4: Keep the entire organization well-informed.

EQMS implementation is a big change. Prepare your users for the change by keeping them informed throughout the project. For example, contribute to an internal online newsletter or create a chat forum to impart timely information.

Strategies for Quality System Design

Many organizations fail during this phase because they either have too much or too little input. On the one hand, they may spend too much time trying to accommodate every user’s wish list. On the other hand, they may listen only to certain users and miss major needs. Some companies fail when they stubbornly replicate their paper-based processes instead of leveraging the new system’s capabilities.

5: Document your requirements.

Assess your system and user needs, as well as regulatory requirements. Document your needs, making a distinction between priorities and secondary needs.

6: Write the technical and functional specifications.

Document existing quality processes and process owners. Define user roles and responsibilities. Create standardized terminology and definitions for your EQMS.

7: Choose the right software.

Choose a solution that meets your current needs and addresses future needs (i.e., scalability to accommodate company growth and flexibility to adapt to regulatory changes).

On-premise versus cloud: An on-premise EQMS resides within a company’s location. It requires a higher long-term investment for hardware, software, and IT staff. Generally, an on-premise system is defined by an organization’s GRC policies for IT assets.  On the other hand, a cloud-based EQMS entails a lower cost because it doesn’t require hardware, and multiple companies share the same instance of software.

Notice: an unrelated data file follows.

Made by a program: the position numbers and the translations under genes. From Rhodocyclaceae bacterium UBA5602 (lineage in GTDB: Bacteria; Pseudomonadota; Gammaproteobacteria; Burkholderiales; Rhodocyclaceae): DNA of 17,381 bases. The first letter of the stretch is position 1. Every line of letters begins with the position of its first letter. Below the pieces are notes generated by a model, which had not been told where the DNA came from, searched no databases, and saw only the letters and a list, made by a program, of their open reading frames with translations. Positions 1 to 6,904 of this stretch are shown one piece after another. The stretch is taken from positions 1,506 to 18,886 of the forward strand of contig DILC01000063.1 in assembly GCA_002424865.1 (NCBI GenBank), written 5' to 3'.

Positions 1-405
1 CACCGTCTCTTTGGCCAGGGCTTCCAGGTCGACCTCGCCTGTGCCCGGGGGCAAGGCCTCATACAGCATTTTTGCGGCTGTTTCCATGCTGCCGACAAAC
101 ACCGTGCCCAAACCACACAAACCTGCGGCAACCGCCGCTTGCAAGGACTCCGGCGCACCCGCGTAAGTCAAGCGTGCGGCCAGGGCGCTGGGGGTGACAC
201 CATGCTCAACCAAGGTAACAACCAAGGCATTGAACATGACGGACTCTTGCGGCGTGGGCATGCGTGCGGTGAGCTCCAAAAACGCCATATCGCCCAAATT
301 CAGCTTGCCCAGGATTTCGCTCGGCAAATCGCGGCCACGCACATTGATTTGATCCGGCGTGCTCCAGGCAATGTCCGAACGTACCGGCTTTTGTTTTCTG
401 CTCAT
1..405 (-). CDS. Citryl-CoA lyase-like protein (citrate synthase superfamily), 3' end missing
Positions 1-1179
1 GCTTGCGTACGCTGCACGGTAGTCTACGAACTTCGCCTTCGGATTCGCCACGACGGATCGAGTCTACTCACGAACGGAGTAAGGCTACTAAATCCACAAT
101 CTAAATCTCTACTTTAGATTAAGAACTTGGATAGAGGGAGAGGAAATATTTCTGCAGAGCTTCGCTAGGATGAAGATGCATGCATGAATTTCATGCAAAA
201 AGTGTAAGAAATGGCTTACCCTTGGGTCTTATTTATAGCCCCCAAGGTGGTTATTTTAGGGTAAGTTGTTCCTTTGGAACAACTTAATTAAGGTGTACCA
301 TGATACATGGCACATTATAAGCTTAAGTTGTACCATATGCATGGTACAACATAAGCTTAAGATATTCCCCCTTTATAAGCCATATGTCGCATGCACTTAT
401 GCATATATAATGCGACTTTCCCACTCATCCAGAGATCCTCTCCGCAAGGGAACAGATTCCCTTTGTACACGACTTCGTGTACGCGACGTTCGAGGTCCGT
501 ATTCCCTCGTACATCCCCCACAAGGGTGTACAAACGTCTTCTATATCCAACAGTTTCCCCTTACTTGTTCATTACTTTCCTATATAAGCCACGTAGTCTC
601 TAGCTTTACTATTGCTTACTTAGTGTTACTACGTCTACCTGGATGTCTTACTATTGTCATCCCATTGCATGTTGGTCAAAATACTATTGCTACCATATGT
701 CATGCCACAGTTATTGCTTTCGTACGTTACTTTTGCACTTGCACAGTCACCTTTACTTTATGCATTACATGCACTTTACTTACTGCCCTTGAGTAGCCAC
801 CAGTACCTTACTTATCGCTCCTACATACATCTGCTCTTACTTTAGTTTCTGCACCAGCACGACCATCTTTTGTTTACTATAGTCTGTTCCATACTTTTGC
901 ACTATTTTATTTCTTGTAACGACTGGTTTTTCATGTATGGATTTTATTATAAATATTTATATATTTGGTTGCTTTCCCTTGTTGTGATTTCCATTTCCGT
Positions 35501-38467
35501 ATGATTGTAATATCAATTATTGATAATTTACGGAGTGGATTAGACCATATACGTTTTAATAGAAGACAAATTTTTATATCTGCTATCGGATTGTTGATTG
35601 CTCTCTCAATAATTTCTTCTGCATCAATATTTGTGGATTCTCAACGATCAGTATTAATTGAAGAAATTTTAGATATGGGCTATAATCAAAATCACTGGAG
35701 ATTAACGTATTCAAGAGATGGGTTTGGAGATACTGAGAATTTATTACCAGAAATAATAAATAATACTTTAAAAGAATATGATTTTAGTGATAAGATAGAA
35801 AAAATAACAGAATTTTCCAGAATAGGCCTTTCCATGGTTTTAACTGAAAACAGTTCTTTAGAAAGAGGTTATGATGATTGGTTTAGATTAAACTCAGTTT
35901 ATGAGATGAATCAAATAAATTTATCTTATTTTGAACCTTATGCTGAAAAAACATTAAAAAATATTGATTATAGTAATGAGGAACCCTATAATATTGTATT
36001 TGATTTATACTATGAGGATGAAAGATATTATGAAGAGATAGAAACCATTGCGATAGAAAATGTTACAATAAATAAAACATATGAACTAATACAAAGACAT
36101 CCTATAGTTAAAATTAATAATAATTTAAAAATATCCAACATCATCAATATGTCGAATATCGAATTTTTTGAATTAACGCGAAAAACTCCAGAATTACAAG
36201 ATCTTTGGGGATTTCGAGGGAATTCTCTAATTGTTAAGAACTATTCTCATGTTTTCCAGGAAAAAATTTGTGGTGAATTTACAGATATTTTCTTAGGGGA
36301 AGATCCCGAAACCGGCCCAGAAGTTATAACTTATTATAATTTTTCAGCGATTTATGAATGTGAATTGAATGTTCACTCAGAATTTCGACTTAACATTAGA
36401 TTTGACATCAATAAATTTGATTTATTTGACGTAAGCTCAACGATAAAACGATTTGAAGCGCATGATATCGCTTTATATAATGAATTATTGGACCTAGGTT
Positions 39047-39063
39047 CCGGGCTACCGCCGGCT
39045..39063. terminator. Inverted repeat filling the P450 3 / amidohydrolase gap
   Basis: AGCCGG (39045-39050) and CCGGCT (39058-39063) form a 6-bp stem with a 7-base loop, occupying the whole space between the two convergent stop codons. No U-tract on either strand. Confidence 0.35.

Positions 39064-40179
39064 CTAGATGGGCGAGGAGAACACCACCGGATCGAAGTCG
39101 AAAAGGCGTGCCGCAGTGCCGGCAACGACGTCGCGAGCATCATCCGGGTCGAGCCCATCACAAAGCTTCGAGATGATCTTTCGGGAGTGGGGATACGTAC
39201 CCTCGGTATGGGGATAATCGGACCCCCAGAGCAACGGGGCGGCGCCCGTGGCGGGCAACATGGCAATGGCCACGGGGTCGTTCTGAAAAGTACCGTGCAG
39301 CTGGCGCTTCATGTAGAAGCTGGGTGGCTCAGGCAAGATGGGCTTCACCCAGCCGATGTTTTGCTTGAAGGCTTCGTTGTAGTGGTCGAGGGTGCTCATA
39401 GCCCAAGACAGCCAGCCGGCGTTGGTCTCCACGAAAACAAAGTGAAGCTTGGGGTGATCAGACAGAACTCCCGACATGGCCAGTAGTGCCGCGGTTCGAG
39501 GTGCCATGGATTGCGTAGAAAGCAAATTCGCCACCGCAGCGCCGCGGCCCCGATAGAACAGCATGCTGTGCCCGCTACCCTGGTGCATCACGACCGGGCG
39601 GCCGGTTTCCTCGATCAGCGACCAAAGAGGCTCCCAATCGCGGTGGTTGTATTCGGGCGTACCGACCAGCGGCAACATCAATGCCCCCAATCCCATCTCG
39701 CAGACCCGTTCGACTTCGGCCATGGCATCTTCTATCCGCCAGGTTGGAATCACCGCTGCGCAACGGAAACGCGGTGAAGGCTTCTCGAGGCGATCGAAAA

Out-of-the-box (“OOTB”) vs. configurable vs. custom: Pre-configured, out-of-the-box software solutions are ideal for startups and small businesses that have standard compliance requirements. OOTB can be deployed immediately at a lower cost. Unfortunately, many EQMS applications with good OOTB functionality may present issues if a business experiences growth or change. Too often, the cost of customizing workflows or integrating enterprise applications becomes relatively high.

For many life science and other regulated companies, a configurable EQMS offers the flexibility to address specific needs. Choose a configurable system that provides pre-configured features for basic processes with a high level of configurability for unique processes. Companies with strict compliance eeds should consider a feature-rich, configurable EQMS that can change and adapt along with business needs and integration requirements.

8: Prepare for validation.

If you’re regulated by the FDA, you’re going to need to conduct system software validation. Choose a provider you can partner with for validation throughout the software lifecycle.

EQMS Software Phase 2: Implementation

Even with the best planning and system design, some projects fail due to external factors. Organizational priorities change or project funding is withdrawn due to budget issues. Other projects fail at this phase because of user resistance due to poor communication or inadequate training.

9: Set prioritized and realistic milestones.

The needs and goals you’ve identified during the planning phase will help you set realistic project milestones. Sticking to your milestones as much as possible will help you complete the project on time and on budget.